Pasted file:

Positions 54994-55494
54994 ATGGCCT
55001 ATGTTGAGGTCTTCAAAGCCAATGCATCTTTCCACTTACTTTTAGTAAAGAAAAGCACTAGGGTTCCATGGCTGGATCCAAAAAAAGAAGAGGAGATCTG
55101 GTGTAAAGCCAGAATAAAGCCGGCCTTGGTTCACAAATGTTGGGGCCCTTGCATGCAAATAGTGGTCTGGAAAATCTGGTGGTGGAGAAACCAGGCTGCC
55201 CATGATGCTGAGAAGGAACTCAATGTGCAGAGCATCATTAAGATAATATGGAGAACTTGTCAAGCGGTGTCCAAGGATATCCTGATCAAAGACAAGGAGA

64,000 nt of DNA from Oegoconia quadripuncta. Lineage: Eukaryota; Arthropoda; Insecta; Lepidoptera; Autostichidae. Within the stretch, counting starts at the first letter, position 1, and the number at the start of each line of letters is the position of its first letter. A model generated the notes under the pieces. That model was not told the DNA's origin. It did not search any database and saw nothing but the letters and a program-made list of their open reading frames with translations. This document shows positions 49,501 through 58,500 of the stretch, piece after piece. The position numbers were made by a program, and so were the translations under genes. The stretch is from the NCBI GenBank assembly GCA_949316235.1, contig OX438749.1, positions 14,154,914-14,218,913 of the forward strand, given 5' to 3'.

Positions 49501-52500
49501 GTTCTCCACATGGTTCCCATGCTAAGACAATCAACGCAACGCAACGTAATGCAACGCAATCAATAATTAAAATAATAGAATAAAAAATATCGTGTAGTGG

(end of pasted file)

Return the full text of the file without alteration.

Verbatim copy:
Positions 54994-55494
54994 ATGGCCT
55001 ATGTTGAGGTCTTCAAAGCCAATGCATCTTTCCACTTACTTTTAGTAAAGAAAAGCACTAGGGTTCCATGGCTGGATCCAAAAAAAGAAGAGGAGATCTG
55101 GTGTAAAGCCAGAATAAAGCCGGCCTTGGTTCACAAATGTTGGGGCCCTTGCATGCAAATAGTGGTCTGGAAAATCTGGTGGTGGAGAAACCAGGCTGCC
55201 CATGATGCTGAGAAGGAACTCAATGTGCAGAGCATCATTAAGATAATATGGAGAACTTGTCAAGCGGTGTCCAAGGATATCCTGATCAAAGACAAGGAGA

64,000 nt of DNA from Oegoconia quadripuncta. Lineage: Eukaryota; Arthropoda; Insecta; Lepidoptera; Autostichidae. Within the stretch, counting starts at the first letter, position 1, and the number at the start of each line of letters is the position of its first letter. A model generated the notes under the pieces. That model was not told the DNA's origin. It did not search any database and saw nothing but the letters and a program-made list of their open reading frames with translations. This document shows positions 49,501 through 58,500 of the stretch, piece after piece. The position numbers were made by a program, and so were the translations under genes. The stretch is from the NCBI GenBank assembly GCA_949316235.1, contig OX438749.1, positions 14,154,914-14,218,913 of the forward strand, given 5' to 3'.

Positions 49501-52500
49501 GTTCTCCACATGGTTCCCATGCTAAGACAATCAACGCAACGCAACGTAATGCAACGCAATCAATAATTAAAATAATAGAATAAAAAATATCGTGTAGTGG